Juvenile Justice System Strengthening

The Juvenile Justice System Strengthening Project promotes alternative sentencing within the juvenile justice system and helps keep youth from becoming repeat offenders or attempting to illegally immigrate.

While youth in El Salvador are guaranteed special rights, too often first-time juvenile offenders are sentenced to prisons, where they face harsh and life threatening conditions, including overcrowding, unhygienic conditions, placement with violent criminals, gang recruitment, and violence.  Rather than reducing the likelihood of future offences, these conditions may push youth in conflict with the law towards further, more serious criminal activity or illegal immigration.

USAID provides assistance and training to improve the process of juvenile justice through four key areas of intervention: 1) developing a case management system that can track youth in conflict with the law throughout the process, including case management of alternative sentencing and building a national platform to engage the private sector; 2) training and support for government officials and private and community-based representatives; 3) communication  to change attitudes of juvenile justice stakeholders and the general public towards alternative sentencing; and 4) building the evidence base on alternative sentencing to inform policy and practice.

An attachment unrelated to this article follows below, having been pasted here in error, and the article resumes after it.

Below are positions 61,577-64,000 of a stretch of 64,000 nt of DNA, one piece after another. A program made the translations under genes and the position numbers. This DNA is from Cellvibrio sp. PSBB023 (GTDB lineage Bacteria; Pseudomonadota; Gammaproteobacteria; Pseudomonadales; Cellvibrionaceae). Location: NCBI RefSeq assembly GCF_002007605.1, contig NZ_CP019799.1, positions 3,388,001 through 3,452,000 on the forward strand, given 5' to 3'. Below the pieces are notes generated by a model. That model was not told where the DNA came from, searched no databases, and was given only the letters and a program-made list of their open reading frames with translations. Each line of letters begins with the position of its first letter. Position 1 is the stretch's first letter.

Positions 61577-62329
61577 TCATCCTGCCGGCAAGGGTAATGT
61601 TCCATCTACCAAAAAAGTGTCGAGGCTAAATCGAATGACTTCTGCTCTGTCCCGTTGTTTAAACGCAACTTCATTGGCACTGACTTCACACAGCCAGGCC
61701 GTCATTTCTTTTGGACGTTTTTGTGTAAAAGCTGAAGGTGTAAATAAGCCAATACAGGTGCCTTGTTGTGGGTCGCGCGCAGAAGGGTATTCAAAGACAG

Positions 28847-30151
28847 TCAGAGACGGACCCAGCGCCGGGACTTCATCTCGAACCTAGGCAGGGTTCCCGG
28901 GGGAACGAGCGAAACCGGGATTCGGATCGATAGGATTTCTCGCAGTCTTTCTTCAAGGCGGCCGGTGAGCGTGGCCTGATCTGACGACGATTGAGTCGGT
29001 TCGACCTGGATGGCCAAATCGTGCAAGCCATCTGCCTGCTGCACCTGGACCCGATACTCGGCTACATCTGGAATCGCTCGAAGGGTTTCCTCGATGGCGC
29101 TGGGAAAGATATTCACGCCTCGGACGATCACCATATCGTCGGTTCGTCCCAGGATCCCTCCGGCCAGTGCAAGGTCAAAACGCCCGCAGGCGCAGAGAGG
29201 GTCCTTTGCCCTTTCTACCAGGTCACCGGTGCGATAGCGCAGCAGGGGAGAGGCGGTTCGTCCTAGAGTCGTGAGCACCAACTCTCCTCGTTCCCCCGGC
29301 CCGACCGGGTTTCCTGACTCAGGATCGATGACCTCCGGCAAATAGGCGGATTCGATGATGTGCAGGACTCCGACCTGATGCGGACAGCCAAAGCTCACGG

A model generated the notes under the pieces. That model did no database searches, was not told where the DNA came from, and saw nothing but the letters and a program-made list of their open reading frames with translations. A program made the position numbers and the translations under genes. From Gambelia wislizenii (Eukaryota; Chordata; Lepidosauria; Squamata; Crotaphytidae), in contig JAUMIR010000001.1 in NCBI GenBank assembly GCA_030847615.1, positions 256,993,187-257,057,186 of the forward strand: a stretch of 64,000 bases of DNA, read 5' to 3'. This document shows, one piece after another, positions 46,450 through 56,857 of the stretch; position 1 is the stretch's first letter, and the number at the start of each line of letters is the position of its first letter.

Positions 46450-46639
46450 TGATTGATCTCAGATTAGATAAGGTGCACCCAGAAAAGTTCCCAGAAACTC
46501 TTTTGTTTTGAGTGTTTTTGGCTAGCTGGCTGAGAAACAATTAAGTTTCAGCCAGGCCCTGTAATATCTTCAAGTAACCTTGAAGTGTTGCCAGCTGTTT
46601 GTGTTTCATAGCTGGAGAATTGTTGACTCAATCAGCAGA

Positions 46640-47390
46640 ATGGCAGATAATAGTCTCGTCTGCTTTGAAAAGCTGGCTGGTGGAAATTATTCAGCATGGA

The project also supports community, religious and other civil society organizations working with youth in conflict with the law through rehabilitation programs adapted to local contexts.  World Vision’s “Ready for Life” program, which provides tools for the reinsertion of youth in conflict with the law, will be adapted and piloted.  “Ready for Life” includes significant one-on-one mentoring on social communication, higher-order thinking, self-control, self-esteem, and reflecting on past mistakes.  The program helps youth develop life plans with positive trajectories including continued education, employment, and entrepreneurship.  The project builds partnerships with the private sector to offer economic opportunities for these youth.

Using research on the effectiveness of alternative sentencing in reducing recidivism and the costs of incarceration, the project will increase support for alternative sentencing among juvenile justice stakeholders.

The Juvenile Justice System Strengthening Project is expected to reach 500 youth in conflict with the law, in five high-crime municipalities under the Salvadoran government’s national security plan: San Salvador, San Miguel, Santa Ana, Zacatecoluca and Colón.

Providing first-time juvenile offenders with alternative sentencing, rehabilitation, and economic opportunities will help reduce crime and violence, a major driver of illegal immigration.

Issuing Country 
Date 
Tuesday, July 9, 2019 - 5:00pm

Last updated: July 09, 2019